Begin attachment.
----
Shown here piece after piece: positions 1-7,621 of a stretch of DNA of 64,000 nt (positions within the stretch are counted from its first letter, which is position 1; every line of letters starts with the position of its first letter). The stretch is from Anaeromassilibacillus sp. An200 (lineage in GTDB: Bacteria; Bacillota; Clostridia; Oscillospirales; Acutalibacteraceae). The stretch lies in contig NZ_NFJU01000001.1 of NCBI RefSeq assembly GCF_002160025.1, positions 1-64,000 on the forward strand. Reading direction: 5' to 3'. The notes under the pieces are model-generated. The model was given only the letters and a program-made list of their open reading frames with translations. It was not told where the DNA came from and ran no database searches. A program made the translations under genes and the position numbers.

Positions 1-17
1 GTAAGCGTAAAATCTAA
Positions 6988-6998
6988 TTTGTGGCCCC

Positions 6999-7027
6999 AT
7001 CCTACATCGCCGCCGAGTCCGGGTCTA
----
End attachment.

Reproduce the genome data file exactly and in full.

Shown here piece after piece: positions 1-7,621 of a stretch of DNA of 64,000 nt (positions within the stretch are counted from its first letter, which is position 1; every line of letters starts with the position of its first letter). The stretch is from Anaeromassilibacillus sp. An200 (lineage in GTDB: Bacteria; Bacillota; Clostridia; Oscillospirales; Acutalibacteraceae). The stretch lies in contig NZ_NFJU01000001.1 of NCBI RefSeq assembly GCF_002160025.1, positions 1-64,000 on the forward strand. Reading direction: 5' to 3'. The notes under the pieces are model-generated. The model was given only the letters and a program-made list of their open reading frames with translations. It was not told where the DNA came from and ran no database searches. A program made the translations under genes and the position numbers.

Positions 1-17
1 GTAAGCGTAAAATCTAA
Positions 6988-6998
6988 TTTGTGGCCCC

Positions 6999-7027
6999 AT
7001 CCTACATCGCCGCCGAGTCCGGGTCTA